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Tuesday, January 28, 2020


(James Grace & Christopher Duigan .Pic by Val Adamson)

Grace is a seasoned, international musician with the sort of finesse which comes from being pitted against the world’s best. (Review by Dr Martin Goldstein)

The opening Friends of Music concert of 2020, which took place on Sunday January 26, set the tone for a promising year ahead. It comprised of a collaboration between two iconic musicians, Christopher Duigan (piano) and James Grace (guitar). Duigan has certainly endeared himself to local audiences through his ability to bring tasteful music to a broader audience. Grace has established himself internationally as a performer, recording artist and pedagogue.

The first half of the concert featured Duigan on the piano. He performed the Maple Leaf Rag by Scott Joplin; Les Barricades Mystérieuses (The Mysterious Barricades) by François Couperin; Variationen Zur Gesundung Von Arinushka by Arvo Pärt; Ouro sobre azul by Ernesto Nazareth; Sonata in B-flat major Op. 22: Allegro by Ludwig van Beethoven; Raindrop Prelude from Preludes Op. 28 by Frederic Chopin; Sonata in G by Domenico Scarlatti; Prelude in C-sharp minor by Sergei Rachmaninoff; Nicole Bianche by Ludovico Einaudi and Cristal by Cesar Camargo Mariano. The second half of the concert saw Duigan pair up with Grace, as suggested by the title of this concert. They performed Serenata Española by Joaquin Malats; Spanish Dance No. 5 by Enrique Granados; Recuerdos de la Alhambra by Francisco Tárrega; Black Orpheus by Luiz Bonfá; Milonga by Jorge Cardosa; Fields of Gold by Sting and Spain by Chick Corea.

Given the origins of the guitar as an instrument, the concert had something of a Latin bent to it, as was evidenced in the repertoire selected by both musicians.

Duigan’s opening number, the Joplin, was a great hit with the audience and seemed to reassure them that the concert was not going to be drab. He allowed the essential notes of the melody to predominate without excessive attention to detail.

He provided an interesting introduction to the Couperin which he brought to life in his rendition of it. One could almost sense the fluttering eyelashes which he explained might be the “mysterious barricades” of a coquettish lady.

Similarly, in the Pärt, he provided some background to the story which inspired the work and created this atmosphere in his performance of the work.

It is clear that Duigan enjoys the Latin genre. This was clear in his performance of the Nazareth. One almost senses that this is the idiom with which he is most comfortable. His right-hand had a nice legerrio touch and he coped well with the tricky cross-rhythms between the hands. There was also a pleasing contrast of dynamics.

In the Beethoven, his true talent came to the fore. He demonstrated his incredible agility and accuracy, particularly in his octave work. The performance conveyed the bustling optimism which he identified in Beethoven’s music in his introduction to the work.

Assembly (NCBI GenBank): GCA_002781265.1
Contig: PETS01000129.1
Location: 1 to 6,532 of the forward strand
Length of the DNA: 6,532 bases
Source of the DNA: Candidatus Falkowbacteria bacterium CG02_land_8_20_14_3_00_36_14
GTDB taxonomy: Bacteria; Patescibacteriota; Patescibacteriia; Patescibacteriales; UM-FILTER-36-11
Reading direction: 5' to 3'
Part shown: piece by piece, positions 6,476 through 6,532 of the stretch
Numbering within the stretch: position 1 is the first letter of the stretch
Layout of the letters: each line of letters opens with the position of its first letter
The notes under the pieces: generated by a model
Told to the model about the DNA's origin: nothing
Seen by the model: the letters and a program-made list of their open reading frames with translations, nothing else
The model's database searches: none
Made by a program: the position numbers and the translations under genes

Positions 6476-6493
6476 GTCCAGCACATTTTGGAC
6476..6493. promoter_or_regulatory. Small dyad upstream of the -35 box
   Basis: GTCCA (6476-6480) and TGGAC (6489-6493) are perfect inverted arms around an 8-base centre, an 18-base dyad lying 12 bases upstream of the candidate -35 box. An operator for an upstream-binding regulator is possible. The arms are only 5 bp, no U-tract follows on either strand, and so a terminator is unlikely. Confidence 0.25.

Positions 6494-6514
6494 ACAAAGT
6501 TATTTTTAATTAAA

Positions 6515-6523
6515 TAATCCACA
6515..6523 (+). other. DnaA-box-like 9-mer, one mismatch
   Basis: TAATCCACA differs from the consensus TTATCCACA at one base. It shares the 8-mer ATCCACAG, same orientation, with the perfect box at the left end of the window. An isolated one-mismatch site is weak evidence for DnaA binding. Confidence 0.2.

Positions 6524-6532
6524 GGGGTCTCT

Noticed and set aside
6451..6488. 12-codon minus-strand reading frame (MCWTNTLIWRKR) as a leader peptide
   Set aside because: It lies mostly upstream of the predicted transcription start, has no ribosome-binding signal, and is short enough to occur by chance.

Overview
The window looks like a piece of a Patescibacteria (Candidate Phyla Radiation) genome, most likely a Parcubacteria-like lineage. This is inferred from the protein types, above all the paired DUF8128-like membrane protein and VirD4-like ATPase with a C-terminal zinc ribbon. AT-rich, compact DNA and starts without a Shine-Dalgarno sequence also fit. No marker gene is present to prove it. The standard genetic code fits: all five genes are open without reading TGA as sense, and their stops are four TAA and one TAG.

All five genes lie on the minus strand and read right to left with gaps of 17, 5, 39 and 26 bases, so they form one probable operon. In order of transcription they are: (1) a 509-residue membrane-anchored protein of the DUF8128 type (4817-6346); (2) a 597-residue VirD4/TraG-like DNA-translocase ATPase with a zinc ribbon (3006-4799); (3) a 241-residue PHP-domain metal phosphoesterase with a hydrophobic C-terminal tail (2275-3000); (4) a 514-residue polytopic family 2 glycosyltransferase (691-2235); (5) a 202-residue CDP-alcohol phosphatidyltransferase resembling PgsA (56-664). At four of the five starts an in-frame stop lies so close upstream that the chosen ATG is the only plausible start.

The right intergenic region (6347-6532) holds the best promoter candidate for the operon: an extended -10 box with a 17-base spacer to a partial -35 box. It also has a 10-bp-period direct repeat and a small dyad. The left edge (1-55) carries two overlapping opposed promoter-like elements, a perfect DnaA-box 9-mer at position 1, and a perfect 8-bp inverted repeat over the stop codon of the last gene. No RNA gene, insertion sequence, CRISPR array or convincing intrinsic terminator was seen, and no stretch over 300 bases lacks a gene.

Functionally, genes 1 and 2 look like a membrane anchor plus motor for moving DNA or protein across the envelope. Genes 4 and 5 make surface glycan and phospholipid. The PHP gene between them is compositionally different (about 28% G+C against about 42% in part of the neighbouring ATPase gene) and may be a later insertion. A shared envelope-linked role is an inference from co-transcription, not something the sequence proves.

In the Chopin, his right-hand was surreal and sung above with a semi-detached touch. In this work, he also demonstrated his great physical strength.

In the Scarlatti, he displayed a suitably light touch.

This same softness of touch was also evident in the Rachmaninoff, particularly in the right-hand.

This same cultivated tone quality also manifested in the Einaudi.

In the Mariano, as with the other Latin works, one sensed that this was his idiom. He displayed good independence of the hands.

In the piano-guitar collaboration, which comprised the second half of the concert, one sensed that Grace is a seasoned, international musician with the sort of finesse which comes from being pitted against the world’s best.

In the Malats, he displayed a small but highly intricate sound. In the Granados, he created a more introspective mood. In the Bonfá, both the piano and guitar assumed melodic and accompanying roles. The mood was reflective and there were some beautiful chords in the guitar along with a melody which rung out. In the Cardosa, the guitar demonstrated robust harmonies and chords and this was complemented by the piano’s perfection of tone.

The Sting was the highlight of the concert. It was a number to which everybody could relate and which elicited a feel-good response.

The Prelude Performer, Nathan Govender (piano), provided a pleasing start to the concert. He performed Film Noir by Michael Cornick; Oscar’s Bogaloo by Charles Beale; I’m Beginning to See the Light by James, Ellington, Hodges, George and That Monday Morning Feeling by Roland Perrin. Govender’s level-headed and unassuming manner endeared himself to the audience. He displayed a sensitive, responsive touch and a natural feel for the jazz idiom. In the Cornick, he maintained a good meter and demonstrated both strength and control. One felt that he was fully a part of the music and displayed good positive playing. In the Beale, there was careful attention to melody and the meter was ever-present. In the James, Ellington, Hodges, George, he demonstrated his ability to vary the dynamics and he coped well with the cross-rhythms between the hands. In the Perrin, he revealed his flexibility as a performer, playing in a more laid-back fashion. One felt that throughout, he clearly enjoyed the music and was focused on the underlying goal of bringing across a strong pulse together with stylized gestures of sound.  – Dr Martin Goldstein